Chapter 13 is one of the two main ways consumers can climb out of debt through bankruptcy, the other option being Chapter 7. Technically, a Chapter 13 bankruptcy will have little to do with whether or not you can retire. However, if your retirement doesn't allow you to fulfill the terms of your Chapter 13 bankruptcy, then you may not be able to retire during a Chapter 13 bankruptcy.
Chapter 13 Requirements
The reason Chapter 13 might have a bearing on your retirement plan is the nature of the bankruptcy itself. Unlike a Chapter 7 bankruptcy, which usually ends in a few months, a Chapter 13 bankruptcy lasts years, during which time the court puts you on a repayment plan. In order for the court to approve your Chapter 13 plan, you must demonstrate that you have enough income to satisfactorily complete the plan. If you are retired, you may not have sufficient income to complete the plan.
For most individuals, retirement results in a drop in income. However, if you established a Chapter 13 payment plan before you retired, you must maintain the same level of payments to keep your bankruptcy case in compliance. Without additional income in retirement, such as a part-time job, an inheritance or a pension plan, you may end up defaulting on your plan. Since defaulting on your plan could throw your entire case into jeopardy, make sure you will have sufficient income in retirement to keep making Chapter 13 payments.
Consequences of Non-payment
If you can't make your monthly Chapter 13 payments, you will be considered in default of your plan, as with any creditor. The consequences of defaulting on a Chapter 13 plan are harsh. The court will usually dismiss your case and withhold its protection, allowing creditors to pursue you for repayment of your outstanding debts. You may be able to switch to a Chapter 7 bankruptcy, but that may result in the liquidation of your assets.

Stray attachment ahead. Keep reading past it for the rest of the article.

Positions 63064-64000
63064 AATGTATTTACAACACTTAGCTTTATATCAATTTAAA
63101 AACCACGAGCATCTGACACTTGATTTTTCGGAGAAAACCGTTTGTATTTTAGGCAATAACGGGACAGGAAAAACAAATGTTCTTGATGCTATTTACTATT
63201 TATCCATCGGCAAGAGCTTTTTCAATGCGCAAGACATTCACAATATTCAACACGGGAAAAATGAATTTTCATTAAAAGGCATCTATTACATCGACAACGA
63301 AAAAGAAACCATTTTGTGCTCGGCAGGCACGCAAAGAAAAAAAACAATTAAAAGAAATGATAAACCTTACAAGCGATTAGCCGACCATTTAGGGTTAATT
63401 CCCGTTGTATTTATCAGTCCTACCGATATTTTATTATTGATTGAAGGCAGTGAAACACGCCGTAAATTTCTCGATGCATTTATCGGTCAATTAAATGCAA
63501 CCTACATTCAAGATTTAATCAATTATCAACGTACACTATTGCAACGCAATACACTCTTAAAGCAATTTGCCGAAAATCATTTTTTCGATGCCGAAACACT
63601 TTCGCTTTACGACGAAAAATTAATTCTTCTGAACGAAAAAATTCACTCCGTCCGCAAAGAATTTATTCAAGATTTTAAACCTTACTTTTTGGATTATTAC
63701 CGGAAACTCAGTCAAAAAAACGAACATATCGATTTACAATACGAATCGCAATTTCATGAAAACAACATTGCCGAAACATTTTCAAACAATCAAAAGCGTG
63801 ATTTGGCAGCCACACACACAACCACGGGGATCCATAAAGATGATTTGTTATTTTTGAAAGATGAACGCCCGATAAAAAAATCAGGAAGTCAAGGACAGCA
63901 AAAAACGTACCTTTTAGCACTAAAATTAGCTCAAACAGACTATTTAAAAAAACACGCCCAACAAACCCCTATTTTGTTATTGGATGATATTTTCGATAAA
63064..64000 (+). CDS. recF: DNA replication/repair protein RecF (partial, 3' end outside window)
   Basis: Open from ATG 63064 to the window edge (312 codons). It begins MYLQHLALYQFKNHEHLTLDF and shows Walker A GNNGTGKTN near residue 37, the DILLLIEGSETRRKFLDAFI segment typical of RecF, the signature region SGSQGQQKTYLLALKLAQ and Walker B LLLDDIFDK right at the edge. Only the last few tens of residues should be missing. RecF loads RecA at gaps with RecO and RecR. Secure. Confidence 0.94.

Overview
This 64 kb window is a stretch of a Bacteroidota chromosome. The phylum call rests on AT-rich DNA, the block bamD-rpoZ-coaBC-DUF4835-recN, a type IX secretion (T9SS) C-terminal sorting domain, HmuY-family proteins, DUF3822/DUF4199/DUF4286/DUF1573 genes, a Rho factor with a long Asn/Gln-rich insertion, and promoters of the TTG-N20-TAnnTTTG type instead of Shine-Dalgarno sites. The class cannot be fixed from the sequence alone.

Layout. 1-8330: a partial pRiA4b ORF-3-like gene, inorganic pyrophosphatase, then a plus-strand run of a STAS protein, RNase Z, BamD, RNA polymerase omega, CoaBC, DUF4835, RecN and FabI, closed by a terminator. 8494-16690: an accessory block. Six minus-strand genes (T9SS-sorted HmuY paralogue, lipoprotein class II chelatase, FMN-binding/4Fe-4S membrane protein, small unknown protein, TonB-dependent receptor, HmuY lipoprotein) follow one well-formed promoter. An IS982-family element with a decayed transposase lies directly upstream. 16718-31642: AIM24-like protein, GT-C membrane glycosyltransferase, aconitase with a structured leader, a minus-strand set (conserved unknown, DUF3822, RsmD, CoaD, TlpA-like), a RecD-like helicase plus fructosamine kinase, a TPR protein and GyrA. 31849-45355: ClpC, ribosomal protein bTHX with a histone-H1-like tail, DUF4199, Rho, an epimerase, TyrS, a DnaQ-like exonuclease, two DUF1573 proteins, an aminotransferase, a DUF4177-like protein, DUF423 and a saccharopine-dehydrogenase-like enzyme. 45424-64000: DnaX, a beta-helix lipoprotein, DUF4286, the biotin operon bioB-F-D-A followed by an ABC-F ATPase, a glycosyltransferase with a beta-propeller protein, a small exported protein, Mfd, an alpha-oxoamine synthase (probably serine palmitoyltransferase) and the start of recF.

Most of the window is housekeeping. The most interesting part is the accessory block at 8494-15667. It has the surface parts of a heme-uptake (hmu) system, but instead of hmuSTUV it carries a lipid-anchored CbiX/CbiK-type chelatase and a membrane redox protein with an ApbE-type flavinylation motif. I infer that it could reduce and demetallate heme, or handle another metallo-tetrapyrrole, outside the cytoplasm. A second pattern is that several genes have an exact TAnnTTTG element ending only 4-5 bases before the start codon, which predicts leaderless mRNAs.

Prior Chapter 13
If you are not in a current Chapter 13 bankruptcy when you retire, but simply have an older Chapter 13 case in your credit history, you should have no restrictions whatsoever about retiring. While a Chapter 13 can damage your credit report, as long as you are not looking to find new credit upon retiring, the bankruptcy should have little effect at all on your life.
- United States Courts: Chapter 13 Bankruptcy
- NOLO: An Overview of Chapter 13 Bankruptcy
- Experian; Credit Advice — Bankruptcy Remains on Your Credit Report for up to 10 Years; Maxine Sweet; August 2010
- Bankruptcy Law Network; How Do You Know if Your Chapter 13 Is Dismissed and Is There Anything You Can Do?; Jonathan Ginsberg
- United States Courts. "Chapter 13 — Bankruptcy Basics." Accessed July 30, 2020.
- Experian. "What Is Chapter 7 Bankruptcy?" Accessed July 30, 2020.
John Csiszar earned a Certified Financial Planner designation and served for 18 years as an investment counselor before becoming a writing and editing contractor for various private clients. In addition to writing thousands of articles for various online publications, he has published five educational books for young adults.